The office of global studio Foster+Partners has signed a lease for office space in Varso Tower, developer HB Reavis has announced. The British studio is opening its Warsaw office, which is expected to be the studio's largest outside the UK.
The Foster+Partners office was founded by Sir Norman Foster in 1967. One of the world's most famous architects, and winner of the Pritzker Prize in 1999, he designed the redevelopment of the British Museum, London's Bloomberg office building and Apple's headquarters in California, among others. For Warsaw, Foster created, among others, the Metropolitan office building and the Varso Tower skyscraper, which Kacper Kępinski described in the pages of A&B.
After more than 35 years of working in Central Europe, including 25 presence in Warsaw, establishing an office here was a natural step for our studio. This will be Foster + Partners' largest European office outside the UK, and the decision to move into the Varso Tower we designed reflects our belief in Poland's strength and importance in Europe. It demonstrates our commitment to Warsaw as a world-class location to do business in the region," says Grant Brooker, director at Foster+Partners.
strengthening in this part of Europe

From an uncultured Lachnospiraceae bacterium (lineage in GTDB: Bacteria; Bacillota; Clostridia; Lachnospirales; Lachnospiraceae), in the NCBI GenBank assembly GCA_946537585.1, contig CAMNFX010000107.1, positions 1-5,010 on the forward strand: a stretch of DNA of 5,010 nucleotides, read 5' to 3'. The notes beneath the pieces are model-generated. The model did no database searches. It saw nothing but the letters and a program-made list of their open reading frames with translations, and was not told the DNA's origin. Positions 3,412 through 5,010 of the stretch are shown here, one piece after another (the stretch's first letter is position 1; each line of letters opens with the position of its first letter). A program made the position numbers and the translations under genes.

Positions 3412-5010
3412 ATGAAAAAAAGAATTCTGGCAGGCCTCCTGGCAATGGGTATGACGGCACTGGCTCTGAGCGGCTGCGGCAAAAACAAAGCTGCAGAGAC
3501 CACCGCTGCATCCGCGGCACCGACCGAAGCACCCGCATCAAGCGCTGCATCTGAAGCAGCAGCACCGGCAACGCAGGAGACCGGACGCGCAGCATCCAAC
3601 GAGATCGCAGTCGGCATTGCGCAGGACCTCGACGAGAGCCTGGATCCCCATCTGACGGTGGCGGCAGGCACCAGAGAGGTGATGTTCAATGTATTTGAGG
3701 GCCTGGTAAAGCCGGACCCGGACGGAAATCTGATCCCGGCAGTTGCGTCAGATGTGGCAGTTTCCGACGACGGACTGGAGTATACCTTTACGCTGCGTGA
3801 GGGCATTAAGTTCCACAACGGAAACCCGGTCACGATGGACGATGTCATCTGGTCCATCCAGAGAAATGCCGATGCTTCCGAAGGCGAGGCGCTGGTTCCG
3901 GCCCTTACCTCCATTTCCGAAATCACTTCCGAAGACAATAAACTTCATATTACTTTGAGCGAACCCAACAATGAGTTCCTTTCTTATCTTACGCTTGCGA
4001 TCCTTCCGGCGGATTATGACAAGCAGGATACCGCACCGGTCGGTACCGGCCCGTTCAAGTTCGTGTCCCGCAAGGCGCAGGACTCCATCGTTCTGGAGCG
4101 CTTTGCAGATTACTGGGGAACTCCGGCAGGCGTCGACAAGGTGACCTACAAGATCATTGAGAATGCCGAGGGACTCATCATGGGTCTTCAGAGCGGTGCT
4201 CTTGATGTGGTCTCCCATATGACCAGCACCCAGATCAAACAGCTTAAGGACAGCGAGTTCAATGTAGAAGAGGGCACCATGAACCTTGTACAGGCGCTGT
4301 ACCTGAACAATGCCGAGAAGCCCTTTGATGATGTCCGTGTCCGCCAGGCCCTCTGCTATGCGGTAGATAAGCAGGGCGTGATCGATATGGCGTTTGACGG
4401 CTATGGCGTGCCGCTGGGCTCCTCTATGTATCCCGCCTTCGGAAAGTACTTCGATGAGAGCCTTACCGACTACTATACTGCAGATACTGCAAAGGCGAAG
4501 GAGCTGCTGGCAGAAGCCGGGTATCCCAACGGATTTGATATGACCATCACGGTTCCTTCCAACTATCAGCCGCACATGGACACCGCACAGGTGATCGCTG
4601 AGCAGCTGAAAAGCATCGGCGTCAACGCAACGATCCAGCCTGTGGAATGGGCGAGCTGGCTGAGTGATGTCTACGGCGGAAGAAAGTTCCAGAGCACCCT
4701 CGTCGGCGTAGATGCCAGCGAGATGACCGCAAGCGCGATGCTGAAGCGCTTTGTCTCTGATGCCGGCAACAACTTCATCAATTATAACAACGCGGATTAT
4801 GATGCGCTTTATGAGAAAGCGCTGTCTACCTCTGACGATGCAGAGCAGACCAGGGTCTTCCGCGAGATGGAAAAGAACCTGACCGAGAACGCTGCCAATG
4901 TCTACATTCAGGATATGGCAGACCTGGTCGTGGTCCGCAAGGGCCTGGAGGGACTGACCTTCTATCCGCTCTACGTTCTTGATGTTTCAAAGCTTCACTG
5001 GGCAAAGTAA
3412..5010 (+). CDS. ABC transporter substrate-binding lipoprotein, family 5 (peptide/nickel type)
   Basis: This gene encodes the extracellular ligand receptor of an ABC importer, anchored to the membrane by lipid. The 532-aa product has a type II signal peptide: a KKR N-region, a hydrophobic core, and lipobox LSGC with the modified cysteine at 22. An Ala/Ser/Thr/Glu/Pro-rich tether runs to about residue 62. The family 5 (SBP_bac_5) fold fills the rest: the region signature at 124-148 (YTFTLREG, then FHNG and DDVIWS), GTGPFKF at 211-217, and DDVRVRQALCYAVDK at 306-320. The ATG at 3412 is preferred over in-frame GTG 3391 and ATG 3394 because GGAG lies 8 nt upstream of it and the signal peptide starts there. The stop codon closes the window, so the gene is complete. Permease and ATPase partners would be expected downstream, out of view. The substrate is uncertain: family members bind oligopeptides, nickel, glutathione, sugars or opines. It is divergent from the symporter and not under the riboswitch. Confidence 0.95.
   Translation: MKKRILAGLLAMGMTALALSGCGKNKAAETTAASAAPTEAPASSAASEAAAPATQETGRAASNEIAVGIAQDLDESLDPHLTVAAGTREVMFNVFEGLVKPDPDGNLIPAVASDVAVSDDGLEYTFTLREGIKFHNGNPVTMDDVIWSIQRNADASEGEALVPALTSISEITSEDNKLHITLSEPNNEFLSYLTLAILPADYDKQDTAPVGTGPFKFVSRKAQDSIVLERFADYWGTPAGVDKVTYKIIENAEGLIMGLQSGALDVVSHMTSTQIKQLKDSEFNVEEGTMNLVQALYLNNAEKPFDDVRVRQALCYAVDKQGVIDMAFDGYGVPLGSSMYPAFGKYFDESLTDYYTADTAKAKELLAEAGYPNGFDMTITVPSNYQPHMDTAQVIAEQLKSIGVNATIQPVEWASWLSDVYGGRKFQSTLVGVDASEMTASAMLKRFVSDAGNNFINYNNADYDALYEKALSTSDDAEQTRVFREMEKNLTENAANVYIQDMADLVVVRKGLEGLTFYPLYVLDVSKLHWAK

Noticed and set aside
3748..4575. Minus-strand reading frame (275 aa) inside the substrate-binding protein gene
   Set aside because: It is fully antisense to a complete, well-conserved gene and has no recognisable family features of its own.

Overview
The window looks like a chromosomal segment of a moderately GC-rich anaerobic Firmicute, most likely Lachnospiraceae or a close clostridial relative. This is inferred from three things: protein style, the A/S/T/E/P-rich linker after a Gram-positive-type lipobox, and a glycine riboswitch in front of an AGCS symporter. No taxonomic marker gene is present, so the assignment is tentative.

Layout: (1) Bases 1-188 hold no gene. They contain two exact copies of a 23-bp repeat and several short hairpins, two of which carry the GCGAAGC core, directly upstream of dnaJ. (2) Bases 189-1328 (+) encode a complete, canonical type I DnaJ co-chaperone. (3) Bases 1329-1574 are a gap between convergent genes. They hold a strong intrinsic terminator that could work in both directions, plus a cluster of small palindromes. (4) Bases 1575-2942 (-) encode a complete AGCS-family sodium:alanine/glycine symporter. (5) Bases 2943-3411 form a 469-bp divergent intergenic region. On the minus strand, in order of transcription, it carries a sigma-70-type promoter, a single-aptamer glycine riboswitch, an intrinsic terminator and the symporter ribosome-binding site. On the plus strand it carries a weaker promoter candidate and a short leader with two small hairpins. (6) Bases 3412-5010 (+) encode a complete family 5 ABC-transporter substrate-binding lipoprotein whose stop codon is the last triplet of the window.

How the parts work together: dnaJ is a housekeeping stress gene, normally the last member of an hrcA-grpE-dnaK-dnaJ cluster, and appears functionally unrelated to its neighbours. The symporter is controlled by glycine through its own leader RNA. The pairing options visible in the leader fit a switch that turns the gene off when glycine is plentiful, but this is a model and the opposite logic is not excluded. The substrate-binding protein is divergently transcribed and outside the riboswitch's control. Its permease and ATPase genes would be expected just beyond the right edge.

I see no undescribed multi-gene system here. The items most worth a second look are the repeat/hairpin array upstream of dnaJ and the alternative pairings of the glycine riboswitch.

Foster+Partners studio has been selected through a competitive dialogue process to design the Central Transportation Port, as reported in A&B. The studio will do the master design in cooperation with Buro Happold and Polish studio Kurylowicz & Associates. Its appearance in Warsaw shows that they are serious about operating in this part of Europe.
Warsaw is a thriving city with a bright future that we want to be a part of. We are looking forward to opening an office in Varso Tower, where we will be able to present our approach to design work to visiting clients," points out Krzysztof Górnicki, Senior Partner at Foster+Partners.
According to the studio, recruitment for architects in Poland has already opened — the questionnaire is available on the Foster+Partners website. The studio will occupy 730 square meters of space on the 44th floor of the skyscraper, which it designed itself.